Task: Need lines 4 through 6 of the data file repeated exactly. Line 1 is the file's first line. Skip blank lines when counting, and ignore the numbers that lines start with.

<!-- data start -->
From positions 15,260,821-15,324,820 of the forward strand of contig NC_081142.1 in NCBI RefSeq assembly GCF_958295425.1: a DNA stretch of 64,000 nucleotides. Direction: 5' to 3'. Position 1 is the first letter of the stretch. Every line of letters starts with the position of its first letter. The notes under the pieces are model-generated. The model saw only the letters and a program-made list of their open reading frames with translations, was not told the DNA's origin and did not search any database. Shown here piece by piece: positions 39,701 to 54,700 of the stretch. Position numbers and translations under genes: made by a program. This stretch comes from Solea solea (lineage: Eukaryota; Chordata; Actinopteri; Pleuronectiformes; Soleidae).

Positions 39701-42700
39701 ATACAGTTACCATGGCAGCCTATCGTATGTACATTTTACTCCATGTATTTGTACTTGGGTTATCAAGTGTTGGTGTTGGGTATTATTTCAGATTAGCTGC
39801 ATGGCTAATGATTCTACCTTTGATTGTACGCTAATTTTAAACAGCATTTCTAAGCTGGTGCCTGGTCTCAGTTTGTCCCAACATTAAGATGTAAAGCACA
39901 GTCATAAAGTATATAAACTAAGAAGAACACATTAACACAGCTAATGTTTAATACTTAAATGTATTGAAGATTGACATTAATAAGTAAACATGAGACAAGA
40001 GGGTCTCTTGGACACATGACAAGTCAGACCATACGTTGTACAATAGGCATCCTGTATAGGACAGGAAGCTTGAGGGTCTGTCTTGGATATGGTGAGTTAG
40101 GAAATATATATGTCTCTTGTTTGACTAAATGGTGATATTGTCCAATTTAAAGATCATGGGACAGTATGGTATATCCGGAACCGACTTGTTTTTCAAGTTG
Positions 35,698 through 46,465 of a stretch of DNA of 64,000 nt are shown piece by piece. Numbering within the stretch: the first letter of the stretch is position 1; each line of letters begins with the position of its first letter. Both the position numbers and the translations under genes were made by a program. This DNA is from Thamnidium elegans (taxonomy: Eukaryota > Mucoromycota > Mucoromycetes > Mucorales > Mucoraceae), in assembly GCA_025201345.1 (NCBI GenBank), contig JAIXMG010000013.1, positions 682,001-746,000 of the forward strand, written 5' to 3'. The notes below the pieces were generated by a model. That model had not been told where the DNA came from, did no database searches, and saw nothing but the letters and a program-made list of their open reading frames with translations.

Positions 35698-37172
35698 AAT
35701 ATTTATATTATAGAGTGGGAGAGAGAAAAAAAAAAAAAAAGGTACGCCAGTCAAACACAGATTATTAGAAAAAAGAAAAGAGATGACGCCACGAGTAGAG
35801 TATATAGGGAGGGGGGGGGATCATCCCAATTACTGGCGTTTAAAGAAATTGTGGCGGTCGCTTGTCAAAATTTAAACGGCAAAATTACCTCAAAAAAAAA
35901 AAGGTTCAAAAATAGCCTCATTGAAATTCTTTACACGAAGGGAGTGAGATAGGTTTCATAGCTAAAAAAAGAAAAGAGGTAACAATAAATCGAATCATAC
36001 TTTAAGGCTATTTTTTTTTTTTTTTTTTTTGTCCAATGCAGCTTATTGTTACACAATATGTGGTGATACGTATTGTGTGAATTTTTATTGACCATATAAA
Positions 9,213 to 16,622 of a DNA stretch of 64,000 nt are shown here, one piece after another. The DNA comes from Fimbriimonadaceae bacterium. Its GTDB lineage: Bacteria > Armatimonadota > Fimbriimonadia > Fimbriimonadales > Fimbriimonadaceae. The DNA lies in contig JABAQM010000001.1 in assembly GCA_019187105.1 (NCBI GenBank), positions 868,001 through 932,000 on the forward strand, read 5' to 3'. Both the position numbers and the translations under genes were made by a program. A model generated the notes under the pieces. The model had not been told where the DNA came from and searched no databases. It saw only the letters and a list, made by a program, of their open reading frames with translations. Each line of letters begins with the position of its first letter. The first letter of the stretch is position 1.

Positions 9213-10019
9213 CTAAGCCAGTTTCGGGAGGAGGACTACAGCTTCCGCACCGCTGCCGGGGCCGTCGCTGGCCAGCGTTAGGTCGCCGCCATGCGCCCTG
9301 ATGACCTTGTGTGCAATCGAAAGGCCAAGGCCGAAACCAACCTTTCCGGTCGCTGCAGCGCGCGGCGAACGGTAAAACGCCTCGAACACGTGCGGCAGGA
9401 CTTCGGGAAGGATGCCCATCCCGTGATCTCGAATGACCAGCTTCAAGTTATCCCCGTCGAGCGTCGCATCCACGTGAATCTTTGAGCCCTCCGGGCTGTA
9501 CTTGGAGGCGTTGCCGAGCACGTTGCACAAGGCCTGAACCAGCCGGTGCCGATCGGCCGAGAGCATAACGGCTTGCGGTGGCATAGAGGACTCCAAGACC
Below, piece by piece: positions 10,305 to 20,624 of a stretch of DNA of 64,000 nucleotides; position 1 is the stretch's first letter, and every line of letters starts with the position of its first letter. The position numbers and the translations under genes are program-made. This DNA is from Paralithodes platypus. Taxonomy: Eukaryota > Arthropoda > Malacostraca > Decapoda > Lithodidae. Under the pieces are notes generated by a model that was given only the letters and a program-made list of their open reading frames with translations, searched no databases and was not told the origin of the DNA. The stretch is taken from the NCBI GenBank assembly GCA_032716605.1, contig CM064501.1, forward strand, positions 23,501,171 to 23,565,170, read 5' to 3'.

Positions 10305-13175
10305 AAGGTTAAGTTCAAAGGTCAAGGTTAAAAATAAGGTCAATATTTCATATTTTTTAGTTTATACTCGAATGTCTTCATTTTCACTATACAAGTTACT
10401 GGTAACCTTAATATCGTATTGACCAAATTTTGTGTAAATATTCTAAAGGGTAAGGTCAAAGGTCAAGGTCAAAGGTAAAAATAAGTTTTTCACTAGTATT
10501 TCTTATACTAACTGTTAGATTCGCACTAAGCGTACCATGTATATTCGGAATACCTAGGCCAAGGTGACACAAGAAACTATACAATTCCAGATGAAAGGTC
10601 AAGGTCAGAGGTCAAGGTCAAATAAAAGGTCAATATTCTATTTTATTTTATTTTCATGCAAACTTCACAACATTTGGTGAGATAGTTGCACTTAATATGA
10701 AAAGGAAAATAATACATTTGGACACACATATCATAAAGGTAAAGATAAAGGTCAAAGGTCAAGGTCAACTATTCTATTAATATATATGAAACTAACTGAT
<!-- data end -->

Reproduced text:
39801 ATGGCTAATGATTCTACCTTTGATTGTACGCTAATTTTAAACAGCATTTCTAAGCTGGTGCCTGGTCTCAGTTTGTCCCAACATTAAGATGTAAAGCACA
39901 GTCATAAAGTATATAAACTAAGAAGAACACATTAACACAGCTAATGTTTAATACTTAAATGTATTGAAGATTGACATTAATAAGTAAACATGAGACAAGA
40001 GGGTCTCTTGGACACATGACAAGTCAGACCATACGTTGTACAATAGGCATCCTGTATAGGACAGGAAGCTTGAGGGTCTGTCTTGGATATGGTGAGTTAG